“I’m here, Babe,” Katie said through the crackle of static. Behind her voice they could hear what sounded like sobbing. The sobbing came across clearly as she stopped talking. “We’re on our way back… We’re coming back… It’s over,” Katie said. She held on to the button for a split second longer. The smooth silence spitting quietly, then the radio in Mikes hand went back to solid static once more.

~

“Be careful, Honey. Be careful.” Mikes voice came through the radio in her hand. She nodded, and then keyed the mic. button, “I will. We’re coming back.” She looked around her.
Jake sat cradling Lana in his arms. Bright, thick blood covered the ground under her chest and the side of Jake’s pants leg. The three other bodies lay close by. James stood, ashen faced, his gun still held tightly in one hand.
The pickup truck idled noisily about a hundred yards away from where Katie stood. The doors hung open. The Suburban and the State truck rumbled from behind her. Maybe, she thought, five minutes had passed since they had spotted the truck and stopped behind them. The kids had come out shooting. Just like in the movies, Katie thought. Exactly that. Hell! They had acted like it was a movie. Five minutes and four people dead. She shook her head slowly.
Jake looked up from the ground and met Katie’ eyes.
“Let’s get her in the truck, okay, Jake,” She said softly.
Jake’s head slowly nodded.
“What… What about these… These others,” James asked?
“Fuck them,” Jake rasped. “Fuck them! They can rot right there. They’re not going in the truck!” He looked at Katie defiantly.
“Okay,” Katie agreed. “Okay… James?” She waited until James’s eyes left Lana’s body. “Help Jake with Lana?”
James nodded and started towards Jake
“No,” Jake said quietly. “Don’t need help.” He swiped a blood covered hand across his eyes, leaving a bright smear of scarlet across his forehead as he did. “I’ll do it. I’ll take care of her.” His voice shook at the last, but he got to his feet carefully holding Lana in his arms and headed for the pickup truck.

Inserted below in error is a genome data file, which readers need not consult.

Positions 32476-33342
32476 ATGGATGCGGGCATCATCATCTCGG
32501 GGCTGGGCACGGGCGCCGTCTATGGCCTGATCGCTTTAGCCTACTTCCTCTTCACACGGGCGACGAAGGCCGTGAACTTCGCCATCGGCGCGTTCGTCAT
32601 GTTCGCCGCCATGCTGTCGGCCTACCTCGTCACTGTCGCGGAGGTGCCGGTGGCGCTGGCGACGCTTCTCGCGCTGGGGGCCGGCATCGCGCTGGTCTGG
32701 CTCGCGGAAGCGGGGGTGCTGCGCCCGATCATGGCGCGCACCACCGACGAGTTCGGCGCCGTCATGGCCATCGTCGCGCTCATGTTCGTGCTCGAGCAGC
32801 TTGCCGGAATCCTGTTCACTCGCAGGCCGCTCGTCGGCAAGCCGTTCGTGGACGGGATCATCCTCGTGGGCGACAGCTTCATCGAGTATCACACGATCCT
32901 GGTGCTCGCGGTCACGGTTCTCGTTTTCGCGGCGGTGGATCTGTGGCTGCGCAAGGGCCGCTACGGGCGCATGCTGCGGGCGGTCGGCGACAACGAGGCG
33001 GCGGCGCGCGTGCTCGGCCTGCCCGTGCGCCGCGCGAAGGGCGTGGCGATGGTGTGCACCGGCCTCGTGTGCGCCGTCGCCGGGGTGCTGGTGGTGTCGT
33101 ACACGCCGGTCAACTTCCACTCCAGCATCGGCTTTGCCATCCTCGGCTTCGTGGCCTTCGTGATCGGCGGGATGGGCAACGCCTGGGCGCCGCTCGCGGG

“James,” Katie said, motioning to the bodies.
James looked at her questioningly.
“In the river… We can’t just leave them here.”
James nodded and together they bent to pick up the first body.
A few minutes later Katie let the last body slip from her hands and plunge over the cliffs and into the river far below. She turned her palms upright and stared at them for a second.
“Katie,” James said. She nodded and followed James back to the truck.
Jake sat behind the wheel; Lana slumped on the passenger seat, her head resting against Toms shoulder. “You okay to drive,” she asked?
Jake nodded. His eyes met her own. They were red and tears perched on the bottom lids waiting to spill down his cheeks. He cleared his throat, started to speak, and then cleared his throat once more. “I’m going to drive out of the city… There’s a small little place out by the west side of the lake… My parents grew up there… There’s a cemetery there…” He trailed off and Katie saw the tears that had been perched on his lower lid begin to course their way down his cheeks. He started to speak again, shook his head and gave up momentarily. Katie turned her eyes up to the clear blue morning sky and waited. Jake’s voice came to her quietly a few minutes later as she watched the empty sky.
“There’s a shed… In the Cemetery… I thought.” His voice choked up again.
“Yeah. Yeah,” Katie said softly. “You go… We’ll stop and get Jana and Conner… They’ll want to be there.”
Jake nodded. His hand fell to the shift lever on the steering column. His eyes tear filled and overflowing swept up to her once more.
“You’ll be okay to get there,” Katie asked?
Jake nodded, not trusting his voice to speak. He turned his eyes back to the road.
Katie nodded. “We’ll meet you there.” She stepped away from the truck and watched as Jake pulled slowly away.
Conner March 15th
It’s been a very long day in more ways than one. We are five now. Lana is gone. It’s crazy but true. Jake is in bad shape. Sitting by the fire. Reading Lana’s diary.
We buried her today, a little place outside of the city. There’s a cemetery there right by the lake. Jake’s parents are buried there. Now Lana is also. It took a lot of work; the ground is still frozen a few feet down. It could’ve been worse. If everything wasn’t melting we would’ve had a much harder time digging the hole. Jake couldn’t bring himself to do it. James and I did it.
To make the explanation short, we were ambushed. I shouldn’t say we. I wasn’t even there. Neither was Jana. We were left behind to watch the factory building.
It started in the night; these kids came and stole one of our trucks. We didn’t know they were kids of course. It turned into mess. Three kids are dead too. Young kids, what a waste. We don’t even know why they did it. Why they chose to shoot at the others. None of it.
Everyone is messed up, me included. Jana too. Because we weren’t there. But it’s over. This part’s over, but really it’s not over at all. I don’t know what’s next. None of us do. The day has already lasted fifteen hours so far. The sun doesn’t seem to be moving at all. We don’t know what to make of it. Everyone just wants to get past this day. For it to be over.